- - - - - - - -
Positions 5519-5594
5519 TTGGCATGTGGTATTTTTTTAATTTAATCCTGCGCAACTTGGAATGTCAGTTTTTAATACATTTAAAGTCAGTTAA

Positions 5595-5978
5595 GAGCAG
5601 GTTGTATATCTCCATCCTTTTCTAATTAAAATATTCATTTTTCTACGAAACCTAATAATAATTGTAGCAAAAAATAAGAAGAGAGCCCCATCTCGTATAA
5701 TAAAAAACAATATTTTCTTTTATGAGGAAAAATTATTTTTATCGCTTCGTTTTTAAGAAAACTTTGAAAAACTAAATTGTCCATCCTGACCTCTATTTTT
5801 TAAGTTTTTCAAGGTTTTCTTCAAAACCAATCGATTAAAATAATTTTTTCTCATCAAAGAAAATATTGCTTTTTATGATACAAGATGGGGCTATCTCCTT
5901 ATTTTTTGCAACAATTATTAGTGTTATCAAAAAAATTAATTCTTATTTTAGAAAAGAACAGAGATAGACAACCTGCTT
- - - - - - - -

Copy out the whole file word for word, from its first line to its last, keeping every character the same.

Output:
Positions 5519-5594
5519 TTGGCATGTGGTATTTTTTTAATTTAATCCTGCGCAACTTGGAATGTCAGTTTTTAATACATTTAAAGTCAGTTAA

Positions 5595-5978
5595 GAGCAG
5601 GTTGTATATCTCCATCCTTTTCTAATTAAAATATTCATTTTTCTACGAAACCTAATAATAATTGTAGCAAAAAATAAGAAGAGAGCCCCATCTCGTATAA
5701 TAAAAAACAATATTTTCTTTTATGAGGAAAAATTATTTTTATCGCTTCGTTTTTAAGAAAACTTTGAAAAACTAAATTGTCCATCCTGACCTCTATTTTT
5801 TAAGTTTTTCAAGGTTTTCTTCAAAACCAATCGATTAAAATAATTTTTTCTCATCAAAGAAAATATTGCTTTTTATGATACAAGATGGGGCTATCTCCTT
5901 ATTTTTTGCAACAATTATTAGTGTTATCAAAAAAATTAATTCTTATTTTAGAAAAGAACAGAGATAGACAACCTGCTT